Women officers plannng for future

Women officers now make up about 13 percent of the Houston Police Department. Many of those officers gathered today to talk about how things have changed and to look to the future. Capella Tucker reports.
The percentage of women officers in Houston matches about the national average of women in law enforcement. HPD Executive Assistant Chief Martha Montalvo says the numbers have grown since she became an officer 29 years ago.

"They come with a lot more education and a lot more experience. When I see them, I tell the other ranking officers, is among that group is our replacement. So we have to make sure that we pave the way and give them the information they need."

Women officers have more opportunities for their law enforcement careers today. But Montalvo says many officers often forget to plan their careers once they enter the department. Officer Fredtrena Adams agrees. When she joined the department 23 years ago, the only choices for women were juvenile division or dispatch. Since then the doors have opened to all aspects of police work from patrol to the top brass.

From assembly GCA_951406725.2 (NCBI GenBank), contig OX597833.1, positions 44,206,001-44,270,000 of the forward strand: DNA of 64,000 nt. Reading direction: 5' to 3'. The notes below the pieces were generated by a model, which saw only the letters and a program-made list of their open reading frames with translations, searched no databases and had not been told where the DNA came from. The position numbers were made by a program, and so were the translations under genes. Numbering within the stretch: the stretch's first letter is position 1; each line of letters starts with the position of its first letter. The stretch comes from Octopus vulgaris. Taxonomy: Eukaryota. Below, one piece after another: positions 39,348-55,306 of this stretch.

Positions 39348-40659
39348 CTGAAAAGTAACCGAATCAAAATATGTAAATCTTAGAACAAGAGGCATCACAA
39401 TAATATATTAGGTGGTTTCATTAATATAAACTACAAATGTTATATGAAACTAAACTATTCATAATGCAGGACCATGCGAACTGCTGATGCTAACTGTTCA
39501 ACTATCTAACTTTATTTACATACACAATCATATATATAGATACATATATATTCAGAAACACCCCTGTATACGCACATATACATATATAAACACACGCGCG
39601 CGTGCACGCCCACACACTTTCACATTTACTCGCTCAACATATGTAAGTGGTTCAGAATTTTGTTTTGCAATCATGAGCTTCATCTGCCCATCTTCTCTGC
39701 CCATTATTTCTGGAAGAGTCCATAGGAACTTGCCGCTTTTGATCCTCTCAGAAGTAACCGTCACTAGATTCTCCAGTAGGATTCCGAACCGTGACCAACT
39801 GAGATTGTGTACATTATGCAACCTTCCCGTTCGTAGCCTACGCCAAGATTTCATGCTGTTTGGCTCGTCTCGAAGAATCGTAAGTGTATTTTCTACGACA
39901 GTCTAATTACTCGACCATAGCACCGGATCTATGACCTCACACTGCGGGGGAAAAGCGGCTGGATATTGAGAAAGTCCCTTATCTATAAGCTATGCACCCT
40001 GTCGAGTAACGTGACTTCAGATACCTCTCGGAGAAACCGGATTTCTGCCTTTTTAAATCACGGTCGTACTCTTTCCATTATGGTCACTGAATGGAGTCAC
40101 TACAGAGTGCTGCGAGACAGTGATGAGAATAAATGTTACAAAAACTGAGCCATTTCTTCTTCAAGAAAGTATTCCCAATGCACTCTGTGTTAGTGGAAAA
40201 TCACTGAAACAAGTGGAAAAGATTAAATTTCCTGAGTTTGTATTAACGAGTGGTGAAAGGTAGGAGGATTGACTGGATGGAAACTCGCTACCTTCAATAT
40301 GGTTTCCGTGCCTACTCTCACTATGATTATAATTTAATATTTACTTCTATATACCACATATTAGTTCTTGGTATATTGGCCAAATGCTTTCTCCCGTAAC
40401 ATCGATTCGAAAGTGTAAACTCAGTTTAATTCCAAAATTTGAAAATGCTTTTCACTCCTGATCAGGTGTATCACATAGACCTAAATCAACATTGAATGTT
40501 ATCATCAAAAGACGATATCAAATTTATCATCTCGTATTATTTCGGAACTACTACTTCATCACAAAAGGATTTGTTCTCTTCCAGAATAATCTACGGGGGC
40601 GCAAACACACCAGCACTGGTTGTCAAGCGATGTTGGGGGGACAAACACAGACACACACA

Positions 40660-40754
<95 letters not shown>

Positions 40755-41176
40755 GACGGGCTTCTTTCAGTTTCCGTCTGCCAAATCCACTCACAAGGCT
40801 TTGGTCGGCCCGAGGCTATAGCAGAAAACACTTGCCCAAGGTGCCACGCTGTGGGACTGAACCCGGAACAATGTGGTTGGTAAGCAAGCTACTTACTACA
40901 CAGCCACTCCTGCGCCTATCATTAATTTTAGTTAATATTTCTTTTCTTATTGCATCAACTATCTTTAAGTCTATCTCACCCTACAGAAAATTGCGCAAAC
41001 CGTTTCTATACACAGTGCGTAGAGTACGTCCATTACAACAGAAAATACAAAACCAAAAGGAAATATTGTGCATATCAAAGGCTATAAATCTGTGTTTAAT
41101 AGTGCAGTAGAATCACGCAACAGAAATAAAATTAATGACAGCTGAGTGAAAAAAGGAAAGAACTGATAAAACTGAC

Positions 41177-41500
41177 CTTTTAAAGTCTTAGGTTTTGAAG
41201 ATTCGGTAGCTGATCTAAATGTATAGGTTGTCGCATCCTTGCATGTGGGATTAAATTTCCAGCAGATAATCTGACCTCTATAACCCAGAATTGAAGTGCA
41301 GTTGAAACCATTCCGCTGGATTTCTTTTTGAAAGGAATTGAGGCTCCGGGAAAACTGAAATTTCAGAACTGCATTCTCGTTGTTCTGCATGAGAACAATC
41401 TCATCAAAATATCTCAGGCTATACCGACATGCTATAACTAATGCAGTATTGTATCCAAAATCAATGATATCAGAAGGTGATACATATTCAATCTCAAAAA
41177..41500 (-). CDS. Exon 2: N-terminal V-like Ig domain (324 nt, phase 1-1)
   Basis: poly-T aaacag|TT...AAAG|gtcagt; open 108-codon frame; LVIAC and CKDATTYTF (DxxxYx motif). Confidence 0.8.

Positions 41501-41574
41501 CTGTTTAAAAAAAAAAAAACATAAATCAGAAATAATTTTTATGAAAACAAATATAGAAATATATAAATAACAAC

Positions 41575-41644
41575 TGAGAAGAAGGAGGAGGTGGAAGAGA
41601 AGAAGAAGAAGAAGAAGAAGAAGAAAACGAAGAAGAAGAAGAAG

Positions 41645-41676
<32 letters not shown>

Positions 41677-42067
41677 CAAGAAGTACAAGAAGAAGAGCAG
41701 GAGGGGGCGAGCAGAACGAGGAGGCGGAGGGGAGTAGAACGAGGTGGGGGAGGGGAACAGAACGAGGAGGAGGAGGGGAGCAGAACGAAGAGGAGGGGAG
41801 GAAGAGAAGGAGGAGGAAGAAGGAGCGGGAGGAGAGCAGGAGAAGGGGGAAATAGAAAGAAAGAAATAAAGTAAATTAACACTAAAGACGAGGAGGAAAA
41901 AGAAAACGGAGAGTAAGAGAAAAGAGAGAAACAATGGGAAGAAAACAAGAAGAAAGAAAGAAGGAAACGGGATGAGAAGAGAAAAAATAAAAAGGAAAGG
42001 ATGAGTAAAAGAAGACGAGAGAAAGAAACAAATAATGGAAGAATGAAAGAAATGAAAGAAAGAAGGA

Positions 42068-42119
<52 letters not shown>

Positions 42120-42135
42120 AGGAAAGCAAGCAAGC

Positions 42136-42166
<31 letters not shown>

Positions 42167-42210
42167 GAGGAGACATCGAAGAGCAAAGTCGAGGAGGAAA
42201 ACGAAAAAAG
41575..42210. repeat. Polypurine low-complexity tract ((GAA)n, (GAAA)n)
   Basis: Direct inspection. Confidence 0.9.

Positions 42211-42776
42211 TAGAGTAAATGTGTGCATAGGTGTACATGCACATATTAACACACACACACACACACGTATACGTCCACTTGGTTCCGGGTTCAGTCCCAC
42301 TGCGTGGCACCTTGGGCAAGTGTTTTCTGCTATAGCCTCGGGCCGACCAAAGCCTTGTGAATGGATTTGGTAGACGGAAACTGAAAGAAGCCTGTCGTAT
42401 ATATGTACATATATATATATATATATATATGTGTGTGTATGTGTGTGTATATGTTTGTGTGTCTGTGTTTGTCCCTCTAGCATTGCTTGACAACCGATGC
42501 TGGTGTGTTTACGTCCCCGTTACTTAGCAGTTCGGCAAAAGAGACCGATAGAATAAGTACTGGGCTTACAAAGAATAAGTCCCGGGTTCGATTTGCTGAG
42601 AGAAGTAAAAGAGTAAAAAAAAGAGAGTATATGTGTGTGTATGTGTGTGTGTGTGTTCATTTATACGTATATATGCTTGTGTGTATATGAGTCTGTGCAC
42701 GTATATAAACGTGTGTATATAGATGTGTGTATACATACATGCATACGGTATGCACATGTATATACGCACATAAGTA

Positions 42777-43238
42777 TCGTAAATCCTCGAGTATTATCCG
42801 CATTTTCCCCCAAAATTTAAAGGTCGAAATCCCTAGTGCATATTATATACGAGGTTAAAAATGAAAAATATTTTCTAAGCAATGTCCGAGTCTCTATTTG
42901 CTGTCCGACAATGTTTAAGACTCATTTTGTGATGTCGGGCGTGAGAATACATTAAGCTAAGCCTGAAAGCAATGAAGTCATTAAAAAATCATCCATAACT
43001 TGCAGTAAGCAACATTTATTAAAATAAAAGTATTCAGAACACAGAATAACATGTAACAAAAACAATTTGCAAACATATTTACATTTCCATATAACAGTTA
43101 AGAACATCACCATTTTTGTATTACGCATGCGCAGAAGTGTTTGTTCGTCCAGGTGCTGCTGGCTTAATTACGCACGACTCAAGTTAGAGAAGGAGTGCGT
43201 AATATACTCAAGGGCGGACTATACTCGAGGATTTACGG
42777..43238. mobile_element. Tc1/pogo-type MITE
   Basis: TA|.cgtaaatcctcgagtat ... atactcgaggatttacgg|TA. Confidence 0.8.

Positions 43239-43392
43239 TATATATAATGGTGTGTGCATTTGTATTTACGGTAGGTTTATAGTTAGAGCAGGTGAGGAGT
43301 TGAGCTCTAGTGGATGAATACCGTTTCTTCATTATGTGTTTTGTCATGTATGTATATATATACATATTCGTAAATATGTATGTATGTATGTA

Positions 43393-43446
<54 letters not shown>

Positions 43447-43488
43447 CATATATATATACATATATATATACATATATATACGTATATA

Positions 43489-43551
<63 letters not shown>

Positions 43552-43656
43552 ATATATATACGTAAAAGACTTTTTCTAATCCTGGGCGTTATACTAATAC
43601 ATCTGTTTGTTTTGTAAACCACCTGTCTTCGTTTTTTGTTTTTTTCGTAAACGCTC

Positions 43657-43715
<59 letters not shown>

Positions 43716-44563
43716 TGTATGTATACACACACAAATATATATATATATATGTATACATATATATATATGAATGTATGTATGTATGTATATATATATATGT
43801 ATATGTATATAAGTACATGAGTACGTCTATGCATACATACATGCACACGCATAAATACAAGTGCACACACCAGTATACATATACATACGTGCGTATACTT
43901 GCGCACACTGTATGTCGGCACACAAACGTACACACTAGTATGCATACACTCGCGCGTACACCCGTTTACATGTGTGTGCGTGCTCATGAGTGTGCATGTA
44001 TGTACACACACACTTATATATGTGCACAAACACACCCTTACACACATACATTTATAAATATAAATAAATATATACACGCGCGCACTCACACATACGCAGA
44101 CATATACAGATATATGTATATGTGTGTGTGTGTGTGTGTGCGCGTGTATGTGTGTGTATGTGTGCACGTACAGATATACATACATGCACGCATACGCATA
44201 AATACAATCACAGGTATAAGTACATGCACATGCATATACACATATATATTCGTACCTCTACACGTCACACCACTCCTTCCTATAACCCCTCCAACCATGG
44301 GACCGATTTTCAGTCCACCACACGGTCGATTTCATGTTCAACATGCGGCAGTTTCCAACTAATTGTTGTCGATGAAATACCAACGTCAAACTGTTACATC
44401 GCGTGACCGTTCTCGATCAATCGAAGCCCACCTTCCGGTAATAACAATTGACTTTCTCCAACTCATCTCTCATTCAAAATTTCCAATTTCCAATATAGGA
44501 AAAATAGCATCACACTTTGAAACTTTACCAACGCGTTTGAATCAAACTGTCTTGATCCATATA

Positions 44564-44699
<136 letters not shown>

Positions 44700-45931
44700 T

"You have women that work the hostage negotiation team with SWAT. You never would have a woman in those types of positions. You have women working with the helicopter division where that was not something when I first came on that women could do."

Both women hope that others will continue to be drawn to careers in law enforcement. Sergeant Diana Poor decided to join 14 years ago after going on a ride-along with a friend in another department.

"The biggest thing in police work is communication. I mean if you can learn to communicate, you're ten steps ahead of everybody, being male or female or anything like that."

Capella Tucker, KUHF Houston Public Radio News.

Capella Tucker

Director of Content

Capella Tucker joined KUHF in the spring of 1994 as a part-time reporter. She quickly gained a full-time position when she took over production duties for

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